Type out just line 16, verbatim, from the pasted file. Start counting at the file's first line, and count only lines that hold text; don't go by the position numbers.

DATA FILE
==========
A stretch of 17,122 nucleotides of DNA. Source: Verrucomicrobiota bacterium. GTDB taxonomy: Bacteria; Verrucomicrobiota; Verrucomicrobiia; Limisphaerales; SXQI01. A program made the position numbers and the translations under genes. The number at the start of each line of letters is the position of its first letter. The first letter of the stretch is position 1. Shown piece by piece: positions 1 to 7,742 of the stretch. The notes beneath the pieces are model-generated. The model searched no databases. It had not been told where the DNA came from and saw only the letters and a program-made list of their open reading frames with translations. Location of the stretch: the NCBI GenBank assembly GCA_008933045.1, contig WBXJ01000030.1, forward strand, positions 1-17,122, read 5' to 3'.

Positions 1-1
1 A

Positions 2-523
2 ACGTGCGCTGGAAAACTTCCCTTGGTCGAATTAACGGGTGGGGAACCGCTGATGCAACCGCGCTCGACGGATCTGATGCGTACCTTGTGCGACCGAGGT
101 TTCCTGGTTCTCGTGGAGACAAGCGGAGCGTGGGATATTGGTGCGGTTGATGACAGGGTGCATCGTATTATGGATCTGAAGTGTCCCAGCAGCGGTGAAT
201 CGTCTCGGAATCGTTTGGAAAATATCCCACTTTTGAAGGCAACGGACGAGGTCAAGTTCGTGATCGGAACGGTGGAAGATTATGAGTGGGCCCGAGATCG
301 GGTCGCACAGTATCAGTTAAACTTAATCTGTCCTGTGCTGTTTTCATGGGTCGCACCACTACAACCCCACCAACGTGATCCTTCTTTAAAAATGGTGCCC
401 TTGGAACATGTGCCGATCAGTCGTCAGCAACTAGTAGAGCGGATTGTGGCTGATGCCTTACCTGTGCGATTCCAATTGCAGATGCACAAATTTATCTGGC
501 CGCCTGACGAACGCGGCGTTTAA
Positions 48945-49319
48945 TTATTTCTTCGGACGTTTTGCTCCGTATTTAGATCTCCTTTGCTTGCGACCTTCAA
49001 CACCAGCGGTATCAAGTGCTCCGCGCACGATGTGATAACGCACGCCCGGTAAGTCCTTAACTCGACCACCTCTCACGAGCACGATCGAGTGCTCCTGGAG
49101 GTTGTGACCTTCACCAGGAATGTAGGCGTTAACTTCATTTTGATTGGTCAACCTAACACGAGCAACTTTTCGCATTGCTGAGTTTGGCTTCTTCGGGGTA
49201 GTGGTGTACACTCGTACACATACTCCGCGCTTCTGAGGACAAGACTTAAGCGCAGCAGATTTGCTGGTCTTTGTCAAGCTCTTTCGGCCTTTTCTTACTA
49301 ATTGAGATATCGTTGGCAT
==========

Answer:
49301 ATTGAGATATCGTTGGCAT